The following article is a synthesis of current physiological research regarding women and physical activity with an emphasis on what that research means in regard to both performance and health. The first part is a discussion of the effects of heavy physical training on the menstrual cycle, with particular emphasis on the detrimental effects of hypoestrogenemia on bone. The second part of the paper is a discussion of the generally high prevalence of inactivity in American women and its relationship to the development of obesity, type II diabetes, hypercholesterolemia, hypertension, heart disease and cancer. The final section of the paper consists of a call for interdisciplinary and collaborative research by women investigators on issues of major importance to women.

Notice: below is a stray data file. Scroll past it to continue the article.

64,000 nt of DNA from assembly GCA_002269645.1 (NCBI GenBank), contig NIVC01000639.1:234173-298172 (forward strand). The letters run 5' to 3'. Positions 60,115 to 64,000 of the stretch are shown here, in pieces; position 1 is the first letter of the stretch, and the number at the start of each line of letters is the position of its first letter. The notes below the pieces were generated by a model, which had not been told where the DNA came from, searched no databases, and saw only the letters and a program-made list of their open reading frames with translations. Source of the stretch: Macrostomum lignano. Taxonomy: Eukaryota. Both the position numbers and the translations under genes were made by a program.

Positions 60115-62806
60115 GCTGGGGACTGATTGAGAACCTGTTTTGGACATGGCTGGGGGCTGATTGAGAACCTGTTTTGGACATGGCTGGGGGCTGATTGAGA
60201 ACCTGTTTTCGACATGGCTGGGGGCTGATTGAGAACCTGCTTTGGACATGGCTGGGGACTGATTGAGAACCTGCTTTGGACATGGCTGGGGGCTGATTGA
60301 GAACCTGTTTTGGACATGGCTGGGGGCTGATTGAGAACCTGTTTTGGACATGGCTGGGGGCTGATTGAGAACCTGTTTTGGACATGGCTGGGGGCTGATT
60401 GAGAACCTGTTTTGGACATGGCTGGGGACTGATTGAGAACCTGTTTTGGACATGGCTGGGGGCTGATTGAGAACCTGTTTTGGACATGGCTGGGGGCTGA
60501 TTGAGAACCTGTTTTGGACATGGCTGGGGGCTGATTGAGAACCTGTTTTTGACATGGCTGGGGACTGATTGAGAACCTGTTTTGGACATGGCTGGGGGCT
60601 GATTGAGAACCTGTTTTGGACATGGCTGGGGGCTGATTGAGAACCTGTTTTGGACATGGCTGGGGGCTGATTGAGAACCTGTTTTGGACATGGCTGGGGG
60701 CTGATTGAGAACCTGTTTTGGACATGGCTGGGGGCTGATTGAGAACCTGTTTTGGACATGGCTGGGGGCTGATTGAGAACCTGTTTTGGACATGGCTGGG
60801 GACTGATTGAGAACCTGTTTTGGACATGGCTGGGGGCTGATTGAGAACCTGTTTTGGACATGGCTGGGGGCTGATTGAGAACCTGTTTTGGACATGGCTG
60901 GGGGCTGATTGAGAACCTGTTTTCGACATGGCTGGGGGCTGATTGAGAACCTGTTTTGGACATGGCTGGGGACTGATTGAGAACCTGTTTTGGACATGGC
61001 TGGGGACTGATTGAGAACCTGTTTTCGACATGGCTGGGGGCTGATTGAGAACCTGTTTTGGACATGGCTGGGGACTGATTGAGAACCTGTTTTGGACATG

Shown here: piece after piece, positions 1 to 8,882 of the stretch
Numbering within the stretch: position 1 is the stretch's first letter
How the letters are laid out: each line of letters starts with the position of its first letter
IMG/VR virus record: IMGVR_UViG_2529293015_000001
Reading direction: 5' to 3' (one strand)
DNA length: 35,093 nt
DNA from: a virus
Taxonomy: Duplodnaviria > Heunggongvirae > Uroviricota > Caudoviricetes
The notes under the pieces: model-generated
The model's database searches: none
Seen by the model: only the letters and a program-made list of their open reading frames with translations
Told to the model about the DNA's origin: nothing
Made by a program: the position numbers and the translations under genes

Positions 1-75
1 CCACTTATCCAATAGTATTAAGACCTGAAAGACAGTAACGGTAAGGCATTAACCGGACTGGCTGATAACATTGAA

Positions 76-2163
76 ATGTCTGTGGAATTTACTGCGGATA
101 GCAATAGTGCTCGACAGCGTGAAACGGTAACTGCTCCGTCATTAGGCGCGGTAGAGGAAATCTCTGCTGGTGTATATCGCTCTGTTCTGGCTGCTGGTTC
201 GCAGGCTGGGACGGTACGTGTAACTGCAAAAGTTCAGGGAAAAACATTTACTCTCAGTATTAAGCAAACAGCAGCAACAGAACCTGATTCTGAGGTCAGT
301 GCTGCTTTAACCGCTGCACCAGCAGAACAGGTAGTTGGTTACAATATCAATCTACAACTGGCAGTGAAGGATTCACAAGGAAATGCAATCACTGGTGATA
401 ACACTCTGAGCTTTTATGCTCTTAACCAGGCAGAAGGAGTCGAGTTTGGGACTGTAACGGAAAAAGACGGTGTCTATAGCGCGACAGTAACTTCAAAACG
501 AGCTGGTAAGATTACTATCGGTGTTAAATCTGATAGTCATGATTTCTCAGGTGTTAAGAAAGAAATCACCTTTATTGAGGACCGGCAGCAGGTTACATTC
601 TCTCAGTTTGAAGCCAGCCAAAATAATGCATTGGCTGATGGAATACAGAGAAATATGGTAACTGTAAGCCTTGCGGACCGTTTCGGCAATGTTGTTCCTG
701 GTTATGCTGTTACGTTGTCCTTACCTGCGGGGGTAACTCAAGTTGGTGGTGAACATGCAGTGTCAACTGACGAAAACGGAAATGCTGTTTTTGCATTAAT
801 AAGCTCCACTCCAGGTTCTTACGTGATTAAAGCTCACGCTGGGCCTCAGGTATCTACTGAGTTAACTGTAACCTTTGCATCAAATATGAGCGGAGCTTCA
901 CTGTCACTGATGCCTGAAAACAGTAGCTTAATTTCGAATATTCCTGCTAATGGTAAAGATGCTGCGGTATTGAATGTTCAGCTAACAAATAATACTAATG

Christine L. Wells, Ph.D., is Professor of Exercise Science and Physical Education, and Women’s Studies at Arizona State University. She is the author of Women, Sport and Performance: A Physiological Perspective published in 1991 (second edition) by Human Kinetics Publishers. She is an Alumni Fellow of the Pennsylvania State University. She received a Wonder Women Foundation Award in 1982, and the Individual Contributions to Women’s Sports Award from The Women’s Sports Foundation in 1983. Wells is an avid jogger, cyclist and downhill and cross-country skier.